JAKKS Pacific Inc. late Tuesday reported a fourth-quarter net loss because of restructuring charges, and announced that one of its founders and co-chief executives would step down next month.
Jack Friedman said he would step down April 1 as co-CEO of the Malibu toymaker but will remain board chairman. His longtime partner, Stephen Berman, will become sole CEO and continue as president.
“We have been executing on our restructuring plan to increase future profitability, including consolidating office spaces, reducing spending and reorganizing our divisions and teams following meaningful headcount reductions, while simultaneously working on 2010 and development for 2011 and beyond,” Berman said in a press release.
The company reported a fourth-quarter loss of $1.9 million (-7 cents per share), compared with net income of $16.9 million (55 cents) a year earlier. Net sales fell 26 percent to less than $199 million.
Excluding one-time charges, the company had net income of $6.4 million (22 cents), down 62 percent from a year earlier. Analysts surveyed by Thomson Reuters on average expected adjusted per-share earnings of 18 cents on revenue of more than $203 million.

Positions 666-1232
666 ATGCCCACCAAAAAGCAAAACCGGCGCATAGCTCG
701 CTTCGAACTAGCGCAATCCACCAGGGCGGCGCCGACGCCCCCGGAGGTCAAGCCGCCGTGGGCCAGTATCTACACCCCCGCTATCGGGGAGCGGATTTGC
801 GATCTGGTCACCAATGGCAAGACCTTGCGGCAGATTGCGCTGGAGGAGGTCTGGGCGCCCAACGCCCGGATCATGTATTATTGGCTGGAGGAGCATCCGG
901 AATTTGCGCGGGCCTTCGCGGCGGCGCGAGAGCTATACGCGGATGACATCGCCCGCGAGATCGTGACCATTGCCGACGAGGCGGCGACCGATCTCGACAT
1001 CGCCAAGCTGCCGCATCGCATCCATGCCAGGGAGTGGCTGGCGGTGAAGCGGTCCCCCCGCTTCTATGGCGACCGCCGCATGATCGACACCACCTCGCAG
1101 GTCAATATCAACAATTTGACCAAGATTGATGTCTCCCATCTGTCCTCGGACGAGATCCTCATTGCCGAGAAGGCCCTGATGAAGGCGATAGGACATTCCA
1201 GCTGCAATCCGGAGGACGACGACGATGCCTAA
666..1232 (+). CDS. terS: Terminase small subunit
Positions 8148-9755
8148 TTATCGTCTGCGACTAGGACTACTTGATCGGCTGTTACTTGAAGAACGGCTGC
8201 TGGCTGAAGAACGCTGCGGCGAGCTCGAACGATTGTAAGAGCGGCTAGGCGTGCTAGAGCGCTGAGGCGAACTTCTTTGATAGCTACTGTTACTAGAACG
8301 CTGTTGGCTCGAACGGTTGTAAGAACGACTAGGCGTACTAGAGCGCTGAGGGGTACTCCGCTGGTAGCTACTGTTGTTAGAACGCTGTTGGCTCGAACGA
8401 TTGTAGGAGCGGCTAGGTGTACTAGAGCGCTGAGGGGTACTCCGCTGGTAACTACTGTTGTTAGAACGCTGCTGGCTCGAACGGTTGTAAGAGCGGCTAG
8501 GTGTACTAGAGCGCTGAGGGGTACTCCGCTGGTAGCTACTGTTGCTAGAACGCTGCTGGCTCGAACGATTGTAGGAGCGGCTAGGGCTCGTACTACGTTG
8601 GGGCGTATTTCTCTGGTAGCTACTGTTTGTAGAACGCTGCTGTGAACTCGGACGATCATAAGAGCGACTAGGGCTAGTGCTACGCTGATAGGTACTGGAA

For the fiscal year 2010, the company expects earnings per share in the range of $1.10 to $1.20 on net sales of approximately $660 million to $670 million. The analyst average was $1.37 per share on revenue of $798 million.
Jakks, founded in 1995, makes and markets all manner of toys, including action figures, art activity kits, performance kites, water toys, electronics and dolls.
Shares were down 58 cents, or 4.6 percent, to $11.92 in midday trading on the Nasdaq.
For reprint and licensing requests for this article, CLICK HERE.
Stories You May Also Be Interested In
- Jakks Pacific Expects to Turn Profitable This Year
- Jakks Reports Disappointing Quarter
- Jakks Cuts Outlook, Plans Layoffs
- Jakks Turns to Profit
- Jakks Pacific Shares Fall on Earnings
- Disappointing Holiday Sales Increase Jakk’s Loss
- Jakks Shares Plunge Despite Strong Earnings
- Jakks Reports Loss, Will Cut Jobs